Otherworldly Past Life Regressions

I often jokingly refer to my former work as an attorney for the Department of Defense as a “past life.” But there are in fact those who espouse that, buried deep inside of our subconscious minds dwell memories—cognitive remnants—of actual past lives. As in, we were once someone else, perhaps even hundreds of years ago.

This brings to mind a scene in a favorite movie, Bull Durham, wherein Kevin Costner’s Crash Davis asks, how come people always think they were someone famous in a past life? This after Susan Sarandon’s Annie Savoy posits how she thinks she just might have once been Catherine the Great, or Saint Francis of Assisi.

I actually attended a past life regression seminar in the mid-90s—in Southern California, of course. Wherein, one attempts to recall memories through a form of meditation or hypnosis. The aim being to revisit potential past lives.

And I did, kind of sort of, have a close encounter in my mind, a very specific vision of what I thought was a past life. Except I was male, huge, muscular—and Scottish. A kilted warrior in the Highlands of auld. Not a famous historical figure, and not in any way what I was expecting.

Some say such past life memories lurking in our psyches can continue to exert influence over present-day realities, perhaps evoking strong emotion. There’s also a belief that you may be drawn to certain people, places, or objects because of who you once were in a past life. Indeed, one might be fascinated by a particular period in history, or a specific locale, or a person who seems strangely familiar for that very reason.

This resonates with me, because I’ve always been drawn to Scotland and somewhat obsessed with the fantastical idea of a Brigadoon from the movie musical. Scottish as well as English resides in my genetic makeup, but it’s always felt like more than that. So much so I was compelled to attend a comparative law studies program in Aberdeen in the summer after my first year of law school in Baltimore, where I also witnessed a modern-day version of a Highland Games competition not unlike that occurring in my past life regression.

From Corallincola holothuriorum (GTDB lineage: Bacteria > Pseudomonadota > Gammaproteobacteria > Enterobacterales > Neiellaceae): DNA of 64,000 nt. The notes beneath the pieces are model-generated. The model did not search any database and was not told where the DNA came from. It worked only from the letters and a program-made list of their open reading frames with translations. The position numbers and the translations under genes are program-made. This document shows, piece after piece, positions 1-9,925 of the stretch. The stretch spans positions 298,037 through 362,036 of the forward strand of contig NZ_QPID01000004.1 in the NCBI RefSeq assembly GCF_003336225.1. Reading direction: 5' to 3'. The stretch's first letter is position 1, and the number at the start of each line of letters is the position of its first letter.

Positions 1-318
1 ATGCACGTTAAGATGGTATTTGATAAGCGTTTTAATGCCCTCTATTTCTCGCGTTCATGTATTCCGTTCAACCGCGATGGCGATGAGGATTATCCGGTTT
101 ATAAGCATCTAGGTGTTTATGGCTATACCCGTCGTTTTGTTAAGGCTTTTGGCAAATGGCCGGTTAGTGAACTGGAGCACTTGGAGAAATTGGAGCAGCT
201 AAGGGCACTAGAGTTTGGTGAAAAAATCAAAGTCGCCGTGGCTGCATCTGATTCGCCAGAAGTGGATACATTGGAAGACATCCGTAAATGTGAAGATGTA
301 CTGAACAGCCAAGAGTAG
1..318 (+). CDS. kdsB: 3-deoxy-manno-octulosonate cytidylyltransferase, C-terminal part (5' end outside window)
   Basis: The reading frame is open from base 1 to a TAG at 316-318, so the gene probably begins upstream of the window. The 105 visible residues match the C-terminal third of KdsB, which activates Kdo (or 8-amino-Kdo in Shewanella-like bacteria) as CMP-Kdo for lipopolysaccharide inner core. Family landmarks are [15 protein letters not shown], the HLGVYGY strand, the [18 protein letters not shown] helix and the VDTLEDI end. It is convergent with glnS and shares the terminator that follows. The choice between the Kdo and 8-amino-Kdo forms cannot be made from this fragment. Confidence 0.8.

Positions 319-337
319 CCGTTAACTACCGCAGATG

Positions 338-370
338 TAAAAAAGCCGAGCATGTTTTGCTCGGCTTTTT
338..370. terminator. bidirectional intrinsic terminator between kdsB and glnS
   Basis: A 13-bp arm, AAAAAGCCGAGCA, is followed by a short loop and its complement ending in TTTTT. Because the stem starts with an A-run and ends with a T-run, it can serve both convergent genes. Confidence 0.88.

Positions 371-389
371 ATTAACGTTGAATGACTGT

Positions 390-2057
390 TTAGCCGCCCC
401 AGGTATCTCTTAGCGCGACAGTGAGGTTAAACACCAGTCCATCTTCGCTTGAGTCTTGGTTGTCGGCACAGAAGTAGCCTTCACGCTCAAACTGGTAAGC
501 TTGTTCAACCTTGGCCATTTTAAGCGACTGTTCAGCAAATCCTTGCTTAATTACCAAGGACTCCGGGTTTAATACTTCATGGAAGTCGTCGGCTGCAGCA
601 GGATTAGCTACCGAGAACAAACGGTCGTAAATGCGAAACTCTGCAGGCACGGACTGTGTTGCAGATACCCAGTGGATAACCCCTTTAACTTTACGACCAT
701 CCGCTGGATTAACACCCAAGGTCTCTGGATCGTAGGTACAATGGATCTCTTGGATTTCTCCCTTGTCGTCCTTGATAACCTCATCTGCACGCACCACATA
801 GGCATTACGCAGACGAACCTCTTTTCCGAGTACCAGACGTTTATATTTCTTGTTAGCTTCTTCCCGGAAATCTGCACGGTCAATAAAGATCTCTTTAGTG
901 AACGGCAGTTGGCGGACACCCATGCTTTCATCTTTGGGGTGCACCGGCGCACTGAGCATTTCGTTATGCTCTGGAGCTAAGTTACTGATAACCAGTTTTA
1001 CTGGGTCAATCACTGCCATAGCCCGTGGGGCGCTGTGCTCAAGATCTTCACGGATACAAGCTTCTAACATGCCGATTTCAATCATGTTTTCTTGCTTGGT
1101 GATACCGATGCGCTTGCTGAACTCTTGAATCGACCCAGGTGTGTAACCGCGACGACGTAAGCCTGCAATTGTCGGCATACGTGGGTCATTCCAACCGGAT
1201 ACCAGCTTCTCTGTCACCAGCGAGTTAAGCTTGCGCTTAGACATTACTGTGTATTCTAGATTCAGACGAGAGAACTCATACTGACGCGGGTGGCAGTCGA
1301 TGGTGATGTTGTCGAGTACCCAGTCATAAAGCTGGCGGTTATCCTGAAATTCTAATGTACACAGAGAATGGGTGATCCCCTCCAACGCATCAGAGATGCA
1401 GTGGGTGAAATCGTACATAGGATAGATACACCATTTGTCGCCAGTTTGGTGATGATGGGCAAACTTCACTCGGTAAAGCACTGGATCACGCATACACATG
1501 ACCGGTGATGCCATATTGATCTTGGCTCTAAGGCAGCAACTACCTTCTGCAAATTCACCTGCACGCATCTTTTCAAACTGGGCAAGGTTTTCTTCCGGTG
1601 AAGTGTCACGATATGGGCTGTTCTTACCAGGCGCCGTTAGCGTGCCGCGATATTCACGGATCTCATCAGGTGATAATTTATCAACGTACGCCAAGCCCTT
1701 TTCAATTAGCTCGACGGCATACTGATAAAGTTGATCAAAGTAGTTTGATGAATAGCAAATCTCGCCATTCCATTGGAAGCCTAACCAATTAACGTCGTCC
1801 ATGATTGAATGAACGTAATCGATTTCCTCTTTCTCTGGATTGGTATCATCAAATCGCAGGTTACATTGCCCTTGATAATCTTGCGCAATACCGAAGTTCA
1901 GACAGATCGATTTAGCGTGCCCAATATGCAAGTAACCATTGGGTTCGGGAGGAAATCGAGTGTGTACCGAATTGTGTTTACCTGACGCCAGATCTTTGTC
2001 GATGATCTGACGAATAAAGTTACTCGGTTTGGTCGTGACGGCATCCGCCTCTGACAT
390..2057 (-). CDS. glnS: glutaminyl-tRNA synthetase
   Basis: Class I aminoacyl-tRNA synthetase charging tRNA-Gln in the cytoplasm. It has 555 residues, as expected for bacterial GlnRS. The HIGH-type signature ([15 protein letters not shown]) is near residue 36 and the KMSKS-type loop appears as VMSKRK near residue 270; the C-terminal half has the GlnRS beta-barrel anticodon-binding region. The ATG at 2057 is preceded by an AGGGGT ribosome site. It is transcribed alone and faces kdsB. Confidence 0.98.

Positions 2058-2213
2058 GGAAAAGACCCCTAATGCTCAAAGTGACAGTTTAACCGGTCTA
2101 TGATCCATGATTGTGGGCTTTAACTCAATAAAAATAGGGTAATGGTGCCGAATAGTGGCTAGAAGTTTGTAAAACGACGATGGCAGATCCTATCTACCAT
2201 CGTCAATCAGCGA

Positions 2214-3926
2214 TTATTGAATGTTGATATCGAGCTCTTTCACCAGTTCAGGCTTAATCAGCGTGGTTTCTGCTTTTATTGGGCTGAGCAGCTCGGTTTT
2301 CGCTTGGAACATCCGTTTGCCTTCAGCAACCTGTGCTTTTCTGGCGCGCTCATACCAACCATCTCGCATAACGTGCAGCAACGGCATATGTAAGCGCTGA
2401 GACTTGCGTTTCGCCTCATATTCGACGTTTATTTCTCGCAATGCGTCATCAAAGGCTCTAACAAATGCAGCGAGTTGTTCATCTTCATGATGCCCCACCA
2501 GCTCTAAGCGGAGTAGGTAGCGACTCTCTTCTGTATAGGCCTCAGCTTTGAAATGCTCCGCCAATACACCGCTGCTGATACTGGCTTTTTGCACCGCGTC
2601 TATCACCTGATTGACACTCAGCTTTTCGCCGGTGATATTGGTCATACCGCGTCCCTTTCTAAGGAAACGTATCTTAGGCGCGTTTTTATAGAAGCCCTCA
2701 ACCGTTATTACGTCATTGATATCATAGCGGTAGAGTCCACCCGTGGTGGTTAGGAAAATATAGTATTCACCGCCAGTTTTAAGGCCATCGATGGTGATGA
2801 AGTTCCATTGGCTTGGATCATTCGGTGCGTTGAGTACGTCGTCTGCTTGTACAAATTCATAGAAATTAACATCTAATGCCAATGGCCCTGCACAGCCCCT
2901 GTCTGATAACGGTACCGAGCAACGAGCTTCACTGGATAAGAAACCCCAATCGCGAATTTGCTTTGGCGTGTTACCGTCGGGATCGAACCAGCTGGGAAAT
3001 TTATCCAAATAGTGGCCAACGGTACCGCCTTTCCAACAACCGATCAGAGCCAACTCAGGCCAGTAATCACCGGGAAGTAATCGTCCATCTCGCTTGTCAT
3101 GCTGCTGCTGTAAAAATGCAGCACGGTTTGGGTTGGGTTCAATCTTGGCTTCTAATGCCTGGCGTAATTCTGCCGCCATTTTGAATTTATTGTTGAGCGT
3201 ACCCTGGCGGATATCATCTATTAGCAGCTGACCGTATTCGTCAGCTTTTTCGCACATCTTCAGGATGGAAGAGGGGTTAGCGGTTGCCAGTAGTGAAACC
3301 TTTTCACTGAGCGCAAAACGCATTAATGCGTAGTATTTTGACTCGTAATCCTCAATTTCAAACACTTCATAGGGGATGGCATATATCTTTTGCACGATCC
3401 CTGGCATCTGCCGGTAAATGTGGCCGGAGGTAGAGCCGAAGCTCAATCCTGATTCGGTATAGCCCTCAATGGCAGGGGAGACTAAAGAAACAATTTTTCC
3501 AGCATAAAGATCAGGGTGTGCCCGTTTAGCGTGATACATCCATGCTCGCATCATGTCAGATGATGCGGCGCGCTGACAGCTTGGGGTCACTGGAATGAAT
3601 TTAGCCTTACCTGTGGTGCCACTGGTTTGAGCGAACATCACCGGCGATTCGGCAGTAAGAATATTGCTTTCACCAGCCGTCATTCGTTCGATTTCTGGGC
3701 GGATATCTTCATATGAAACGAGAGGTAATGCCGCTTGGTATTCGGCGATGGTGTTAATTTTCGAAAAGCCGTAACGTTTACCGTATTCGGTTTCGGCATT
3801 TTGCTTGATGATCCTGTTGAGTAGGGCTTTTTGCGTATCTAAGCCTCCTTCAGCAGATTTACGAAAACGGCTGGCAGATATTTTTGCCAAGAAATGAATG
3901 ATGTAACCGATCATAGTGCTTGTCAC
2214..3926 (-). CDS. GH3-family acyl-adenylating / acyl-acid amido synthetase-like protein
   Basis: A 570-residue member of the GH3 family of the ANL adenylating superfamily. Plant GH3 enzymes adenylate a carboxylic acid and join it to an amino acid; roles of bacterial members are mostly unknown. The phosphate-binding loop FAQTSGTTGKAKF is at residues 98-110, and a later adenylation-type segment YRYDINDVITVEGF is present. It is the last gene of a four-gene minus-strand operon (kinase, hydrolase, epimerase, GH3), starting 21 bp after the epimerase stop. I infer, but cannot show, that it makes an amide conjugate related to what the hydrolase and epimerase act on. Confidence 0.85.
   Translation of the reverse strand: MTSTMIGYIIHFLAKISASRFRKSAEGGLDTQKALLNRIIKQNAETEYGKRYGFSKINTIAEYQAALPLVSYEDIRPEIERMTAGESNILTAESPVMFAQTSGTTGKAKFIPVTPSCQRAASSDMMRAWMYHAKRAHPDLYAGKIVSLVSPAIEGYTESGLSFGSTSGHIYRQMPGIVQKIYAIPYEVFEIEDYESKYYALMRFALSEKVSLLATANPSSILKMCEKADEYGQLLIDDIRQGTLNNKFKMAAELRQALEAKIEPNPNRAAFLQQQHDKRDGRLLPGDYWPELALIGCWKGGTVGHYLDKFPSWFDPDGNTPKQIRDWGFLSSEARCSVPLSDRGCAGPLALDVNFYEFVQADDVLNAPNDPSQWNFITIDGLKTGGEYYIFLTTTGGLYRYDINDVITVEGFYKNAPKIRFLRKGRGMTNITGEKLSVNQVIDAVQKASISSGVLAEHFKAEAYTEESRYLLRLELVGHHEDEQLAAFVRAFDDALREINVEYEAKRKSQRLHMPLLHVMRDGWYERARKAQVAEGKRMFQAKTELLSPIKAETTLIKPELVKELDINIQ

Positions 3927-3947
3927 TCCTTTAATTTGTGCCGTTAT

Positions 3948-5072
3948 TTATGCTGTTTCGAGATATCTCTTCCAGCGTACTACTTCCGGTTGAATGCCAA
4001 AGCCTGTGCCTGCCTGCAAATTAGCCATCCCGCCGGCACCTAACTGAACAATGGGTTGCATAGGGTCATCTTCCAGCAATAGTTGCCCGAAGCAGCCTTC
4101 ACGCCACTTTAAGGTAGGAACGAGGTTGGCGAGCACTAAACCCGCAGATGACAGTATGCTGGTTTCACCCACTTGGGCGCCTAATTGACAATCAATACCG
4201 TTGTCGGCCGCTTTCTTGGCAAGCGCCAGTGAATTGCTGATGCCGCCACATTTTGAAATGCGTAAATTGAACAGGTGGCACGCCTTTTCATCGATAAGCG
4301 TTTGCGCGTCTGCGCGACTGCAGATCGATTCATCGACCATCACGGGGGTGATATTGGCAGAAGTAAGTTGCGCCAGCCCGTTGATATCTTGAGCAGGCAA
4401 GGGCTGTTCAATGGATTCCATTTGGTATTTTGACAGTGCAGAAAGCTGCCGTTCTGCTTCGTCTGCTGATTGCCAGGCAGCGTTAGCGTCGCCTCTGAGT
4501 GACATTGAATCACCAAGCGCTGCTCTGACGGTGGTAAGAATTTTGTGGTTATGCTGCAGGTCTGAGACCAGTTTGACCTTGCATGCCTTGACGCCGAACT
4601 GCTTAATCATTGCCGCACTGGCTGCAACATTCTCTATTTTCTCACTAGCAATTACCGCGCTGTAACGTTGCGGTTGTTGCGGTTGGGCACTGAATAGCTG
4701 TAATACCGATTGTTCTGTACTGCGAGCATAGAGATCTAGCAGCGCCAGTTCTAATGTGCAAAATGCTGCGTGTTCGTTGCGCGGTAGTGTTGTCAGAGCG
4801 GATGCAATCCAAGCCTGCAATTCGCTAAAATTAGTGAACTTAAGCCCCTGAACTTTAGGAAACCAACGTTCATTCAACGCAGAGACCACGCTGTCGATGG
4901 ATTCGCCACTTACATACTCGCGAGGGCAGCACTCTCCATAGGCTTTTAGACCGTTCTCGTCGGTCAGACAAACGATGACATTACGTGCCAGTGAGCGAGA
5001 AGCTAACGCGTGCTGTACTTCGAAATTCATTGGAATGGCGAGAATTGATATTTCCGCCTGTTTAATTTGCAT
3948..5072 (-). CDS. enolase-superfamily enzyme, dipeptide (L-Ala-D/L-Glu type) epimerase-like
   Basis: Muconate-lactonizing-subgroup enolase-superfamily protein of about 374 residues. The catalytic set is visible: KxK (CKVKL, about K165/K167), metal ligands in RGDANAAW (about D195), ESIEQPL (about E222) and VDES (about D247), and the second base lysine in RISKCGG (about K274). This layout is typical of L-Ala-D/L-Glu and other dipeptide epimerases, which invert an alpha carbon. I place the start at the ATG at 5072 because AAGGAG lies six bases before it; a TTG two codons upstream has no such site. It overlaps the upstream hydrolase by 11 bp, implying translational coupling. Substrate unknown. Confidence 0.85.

In my Other Worldly series, I have some fun with that, and with this concept of past lives, beginning with Being Alien, the fourth novel set primarily in Scotland. In particular I address another Earthly phenomenon, that of actual young children who remember past lives in great detail with uncanny accuracy—and seeming impossibility.

The young child in my novels who has vivid recurrences of past lives is not human, but instead a member of a species known as Red Orbiters from the planet we know as Jupiter, but they call Cumulus (yes, as in clouds).

There are other adult Red Orbiters who have had past lives, one in particular being several hundred years into his current life, but he isn’t plagued with recurring memories. Though he and others like him are drawn to familiar people who may be related to their past life ancestors, so much so they become honorary relatives of Red Orbiters in their current existence.

As for the young Red Orbiter, Ferus is his name, which means wild in Latin, and fitting it is. He is one of nine precocious kiddies, all redheaded Red Orbiters from a group of triplets and sextuplets, but Ferus is the only who was actually born into his current life having had past lives.

One of those past lives is clearly as a knight’s squire, because Ferus’s first words as a fast-growing toddler are “Lady Rowan,” spoken in a Gaelic accent to my Other Worldly series protagonist Rowan Layne.

Ferus has a highly developed—plus boisterous and noisy—sense of chivalry. He also is obsessed with warning Lady Rowan to “beware the kraken.”

So much so his sister Janus has about had it with him and the kraken.  Here’s one of my fav giggle-inducing encounters in Altogether Alien, sixth novel coming soon:

Forsooth! But of course she will attend! Lady Rowan must be present so we can guard her from the kraken!” said Ferus, rushing up and plowing into me.

“Not the flipping kraken again, Ferus!” Janus belted, not in her indoor voice. “And you almost knocked down Aunt Rowan!”

Actually, he pretty much had knocked me down. Doug caught me before I hit the floor.

“I am too old to be Aunt Rowan,” I muttered to Red, who helped Doug put me back on my feet.

Little Ferus and Janus, now roughly the human age of ten after only two years in this life, are also at it again in Scotland:

Ferus bowed elaborately. “Sir Colin Skye MacLeod, I am at your service.”

Janus scowled. “Ferus, maybe you could live in this life for a hot ten minutes?”

For me as an author, having a kid character who occasionally reverts to a past feudal-knight life at the most awkward of times is great fodder for hilarity and lighthearted silliness that makes my writing so very cathartic.

But be warned, because Altogether Alien isn’t all past lives of sweetness and light. There are those lurking about Earth who play sinister and maniacal mind games. As one particularly yummy Labyrinthian from Mars who can actually read minds says, “The mind can be a strange, unfathomable thing,” wherein evil might have taken full control.

There’s also aliens who can be more than one entity in this life, presenting quite the challenge for Rowan Layne, who has enough trouble keeping her alien suitors straight as it is. Some of them she might have even known when she was a lawyer for the Department of Defense. Just like me and my “past life.”

Altogether Alien, coming in a few short weeks…in this life.


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